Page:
Huntington Hospital earns five-star rating from federal agency

Huntington Hospital earns five-star rating from federal agency

Photo from Huntington Hospital Facebook

Huntington Hospital scored a five-star rating from the U.S. Centers for Medicare & Medicaid Services in its annual 2021 hospital rankings.

The hospital, which is the only one in Suffolk County to achieve a five-star rating this year, has climbed the rankings over the last year, with three stars in 2019 and four stars in 2020.

“This is a reflection of the dedication of all the staff here,” said Huntington Hospital Executive Director Nick Fitterman. “What it means for the community is that they can get great care in their backyard.”

The top 13.56 percent of hospitals nationwide received five stars in 2021, according to the CMS website.

The rating measures five qualities, including mortality, safety, readmission, patient experience and timely and effective care. The first four categories receive a 22 percent weighting, while timely and effective care receives 12 percent.

The star rating encompasses over 100 measures CMS publicly reports, including the death rate for heart attack patients, surgical site infections for colon surgery, percentage of health care workers given influenza vaccinations, and the percentage of patients receiving appropriate recommendations for follow-up screening colonoscopy, among other measures.

“The five-star quality rating system is ultimately grounded in helping patients and their families make informed care decisions,” a CMS spokesman said in a statement. The ratings provide a general indication or what to expect in the future based on how a facility performed in the past.

Fitterman suggested that the rating reflects the hospital’s dedication to its mission, rather than focusing on achieving a specific rating.

Delivering excellence in clinical care is “the best and only strategy,” Fitterman said. “We don’t perseverate on what the rating agencies are looking for: we perseverate on what we think we’re doing for our patient.”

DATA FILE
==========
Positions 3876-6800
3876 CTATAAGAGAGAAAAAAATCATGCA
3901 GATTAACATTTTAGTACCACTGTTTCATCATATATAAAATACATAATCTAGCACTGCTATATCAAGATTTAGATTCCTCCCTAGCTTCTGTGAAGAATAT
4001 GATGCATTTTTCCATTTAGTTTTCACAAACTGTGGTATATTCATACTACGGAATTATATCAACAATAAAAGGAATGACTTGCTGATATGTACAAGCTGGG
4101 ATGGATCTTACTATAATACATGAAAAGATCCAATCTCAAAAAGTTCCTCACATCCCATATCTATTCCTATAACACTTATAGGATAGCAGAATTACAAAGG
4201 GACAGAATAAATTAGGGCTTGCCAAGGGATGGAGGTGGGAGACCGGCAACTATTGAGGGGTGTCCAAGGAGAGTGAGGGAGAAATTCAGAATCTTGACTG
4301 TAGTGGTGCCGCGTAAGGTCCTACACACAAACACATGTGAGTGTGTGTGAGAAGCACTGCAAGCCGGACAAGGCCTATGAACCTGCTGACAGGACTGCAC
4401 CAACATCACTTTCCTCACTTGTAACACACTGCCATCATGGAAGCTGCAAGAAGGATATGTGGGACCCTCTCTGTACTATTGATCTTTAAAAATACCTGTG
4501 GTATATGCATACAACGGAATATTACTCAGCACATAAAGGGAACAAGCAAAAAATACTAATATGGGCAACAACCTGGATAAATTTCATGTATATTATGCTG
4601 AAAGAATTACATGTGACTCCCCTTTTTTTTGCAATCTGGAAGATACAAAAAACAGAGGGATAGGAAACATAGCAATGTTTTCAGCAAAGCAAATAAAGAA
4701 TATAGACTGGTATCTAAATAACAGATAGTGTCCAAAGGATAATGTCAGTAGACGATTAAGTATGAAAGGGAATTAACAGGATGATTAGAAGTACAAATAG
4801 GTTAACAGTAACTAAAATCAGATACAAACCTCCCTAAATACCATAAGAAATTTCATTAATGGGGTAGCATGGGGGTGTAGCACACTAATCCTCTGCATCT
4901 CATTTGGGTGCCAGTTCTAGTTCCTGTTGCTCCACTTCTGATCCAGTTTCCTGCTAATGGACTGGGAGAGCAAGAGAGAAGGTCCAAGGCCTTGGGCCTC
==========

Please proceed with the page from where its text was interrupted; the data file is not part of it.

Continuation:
The improvements over the last few years have been incremental in numerous areas, including in neurosurgery and stroke care, cardiovascular care, and orthopedic care, which is ranked in the top 50 in the country, Fitterman said.

Fitterman praised the nursing staff, which he described as “first class,” and suggested that their culture is “contagious.”

While Huntington Hospital, which is part of Northwell Health System, doesn’t negotiate independently as a hospital, he said companies and payers “want to align themselves with high quality institutions and providers in their networks, because good [care] equates to less expensive care.”

After Fitterman received the news last week about the five stars, he walked through the hospital, high-fiving and fist pumping everyone from valets to engineers, to the food and nutrition workers and the doctors and the nurses.

“There was such excitement and jubilation and everyone realizes the hard work, the blood, sweat and tears, that go into the job,” the executive director said. “They put their heart into what they do. To get that public recognition was outstanding.”

Fitterman said he walks the halls each day, thanking staff for what they do and reminding them that they don’t just do their own task. They are all “helping relieve the suffering of others.”